How to Build a Sales Pipeline to Consistently Turn Leads Into Customers

April 12, 2024 by
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Turning leads into customers is not as easy as it may seem. Imagine trying to find your way through a new city without Google Maps. It would be almost impossible, right? That’s exactly where the concept of a sales pipeline comes into play. It outlines each step necessary to move a lead closer to becoming a customer. 

Today, we will walk you through everything you need to know to create a sales pipeline that works. Let’s start building a path that leads to more successful sales!

Main Takeaways

  • A sales pipeline is a blueprint for your business’s specific sales process. Each stage is usually managed and tracked using a CRM (Customer Relationship Management) system.
  • Building a sales pipeline should be a team effort. Involve your sales team in the process and make sure everyone is on board with the project.
  • Equip your sales team with the necessary tools and knowledge to improve their performance. Regular training and access to sales enablement resources can lead to better deal closure rates.​
  • When building a sales pipeline, you should pay attention to key metrics such as conversion rates, average deal size, and pipeline velocity. 
  • Be ready to adjust your sales pipeline strategy in response to changes in the market or your product line. Staying flexible allows you to capture new opportunities and minimize risks​.

What Is a Sales Pipeline?

A sales pipeline is a roadmap for turning potential customers (leads) into loyal customers. You can think about it as your blueprint to success in sales. Sales pipelines are a visual way to track where a prospect is in the sales process and what needs to be done to move them closer to making a purchase.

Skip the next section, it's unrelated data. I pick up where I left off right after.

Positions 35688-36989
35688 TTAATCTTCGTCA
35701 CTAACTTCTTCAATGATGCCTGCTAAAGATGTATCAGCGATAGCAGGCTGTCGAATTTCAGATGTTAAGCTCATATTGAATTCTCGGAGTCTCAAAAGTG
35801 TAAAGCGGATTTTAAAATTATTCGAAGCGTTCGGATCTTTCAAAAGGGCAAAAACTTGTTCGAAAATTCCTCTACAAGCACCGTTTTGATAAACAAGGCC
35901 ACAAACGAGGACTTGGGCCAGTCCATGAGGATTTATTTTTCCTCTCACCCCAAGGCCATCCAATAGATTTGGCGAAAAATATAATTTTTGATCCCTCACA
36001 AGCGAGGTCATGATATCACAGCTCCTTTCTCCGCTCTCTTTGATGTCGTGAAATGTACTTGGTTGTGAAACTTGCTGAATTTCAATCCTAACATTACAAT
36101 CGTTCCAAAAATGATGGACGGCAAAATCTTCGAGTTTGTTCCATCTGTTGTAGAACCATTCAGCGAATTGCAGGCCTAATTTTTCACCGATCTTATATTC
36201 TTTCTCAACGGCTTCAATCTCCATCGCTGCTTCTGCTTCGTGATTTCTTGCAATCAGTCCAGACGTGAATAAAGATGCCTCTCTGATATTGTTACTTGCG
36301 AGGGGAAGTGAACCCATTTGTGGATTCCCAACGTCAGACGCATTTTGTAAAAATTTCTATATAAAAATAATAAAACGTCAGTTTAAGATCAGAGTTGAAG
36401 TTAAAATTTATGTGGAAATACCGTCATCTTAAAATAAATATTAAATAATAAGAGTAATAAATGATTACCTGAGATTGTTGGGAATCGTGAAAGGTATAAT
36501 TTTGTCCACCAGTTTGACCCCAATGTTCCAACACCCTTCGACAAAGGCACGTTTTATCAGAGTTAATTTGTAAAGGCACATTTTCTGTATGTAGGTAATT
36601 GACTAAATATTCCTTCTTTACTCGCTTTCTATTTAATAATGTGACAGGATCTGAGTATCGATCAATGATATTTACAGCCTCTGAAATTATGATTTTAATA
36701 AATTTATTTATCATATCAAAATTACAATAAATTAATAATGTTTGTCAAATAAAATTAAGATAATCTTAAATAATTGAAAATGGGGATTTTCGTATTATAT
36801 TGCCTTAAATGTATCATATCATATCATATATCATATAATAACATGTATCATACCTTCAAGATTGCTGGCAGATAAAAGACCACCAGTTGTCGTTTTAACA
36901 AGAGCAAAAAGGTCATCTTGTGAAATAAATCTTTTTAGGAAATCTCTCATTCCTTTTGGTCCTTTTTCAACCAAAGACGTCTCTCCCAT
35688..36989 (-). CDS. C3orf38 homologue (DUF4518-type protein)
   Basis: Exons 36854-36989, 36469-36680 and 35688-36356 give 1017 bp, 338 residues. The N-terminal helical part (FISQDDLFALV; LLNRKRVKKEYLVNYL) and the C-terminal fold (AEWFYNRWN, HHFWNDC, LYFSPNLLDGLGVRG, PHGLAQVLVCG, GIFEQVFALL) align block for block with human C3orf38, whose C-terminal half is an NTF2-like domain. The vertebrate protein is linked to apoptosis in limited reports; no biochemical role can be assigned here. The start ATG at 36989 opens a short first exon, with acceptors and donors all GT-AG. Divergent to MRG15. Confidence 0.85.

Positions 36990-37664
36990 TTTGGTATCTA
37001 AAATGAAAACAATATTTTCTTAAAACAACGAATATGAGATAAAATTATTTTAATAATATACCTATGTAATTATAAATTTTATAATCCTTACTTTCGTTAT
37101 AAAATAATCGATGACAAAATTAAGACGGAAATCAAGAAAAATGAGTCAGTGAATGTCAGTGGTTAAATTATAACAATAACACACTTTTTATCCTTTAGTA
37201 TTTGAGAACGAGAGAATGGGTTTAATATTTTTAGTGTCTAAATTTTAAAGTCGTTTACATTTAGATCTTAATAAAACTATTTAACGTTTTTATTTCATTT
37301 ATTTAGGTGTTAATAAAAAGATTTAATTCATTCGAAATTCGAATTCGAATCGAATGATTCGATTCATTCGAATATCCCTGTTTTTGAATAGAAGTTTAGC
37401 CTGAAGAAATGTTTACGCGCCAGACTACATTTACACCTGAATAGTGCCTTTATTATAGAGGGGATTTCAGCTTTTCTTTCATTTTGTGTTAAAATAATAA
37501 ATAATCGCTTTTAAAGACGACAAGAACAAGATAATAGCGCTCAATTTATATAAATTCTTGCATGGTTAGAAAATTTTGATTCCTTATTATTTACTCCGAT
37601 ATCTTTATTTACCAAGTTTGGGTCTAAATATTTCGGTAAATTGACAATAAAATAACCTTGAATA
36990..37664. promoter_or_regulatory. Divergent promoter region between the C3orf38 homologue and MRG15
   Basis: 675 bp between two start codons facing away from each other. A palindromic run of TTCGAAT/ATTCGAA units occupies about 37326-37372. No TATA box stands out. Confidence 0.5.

A healthy sales pipeline keeps moving, meaning prospects continuously progress from one stage to the next until they eventually make a purchase.

To keep the pipeline flowing, sales reps need to regularly bring in new leads, ensure they are a good fit (qualify them), nurture the leads to build interest, and close deals by making sales.

Building a strong sales pipeline involves several stages. Your sales team’s efforts in these stages can be customized based on your specific product or service. For instance, selling software might include a demo stage, while real estate deals could have a house viewing stage.

Why Bother with a Sales Pipeline?

A well-structured sales pipeline isn’t just about pushing sales through. It’s about managing and improving relationships with potential and existing customers across various stages. It includes everything from the initial contact and qualification to negotiation and closing, as well as following up on leads that didn’t initially result in a sale.

Stages of a Sales Pipeline

Here’s a breakdown of the seven main stages in a sales pipeline.

1. Prospecting

This is the first step in the pipeline, where you locate and contact potential customers. When prospecting, you will use online research, networking events, or social media to search for leads that fit your ideal customer profile. 

For example, if you sell educational software, prospecting might involve searching for schools or educational institutions on LinkedIn and then cold emailing them to introduce your product.

2. Lead Qualification

Not all prospects are a good fit. In this stage, you’ll determine whether a lead has the potential to become a customer based on their need for your product, their budget, and their decision-making power.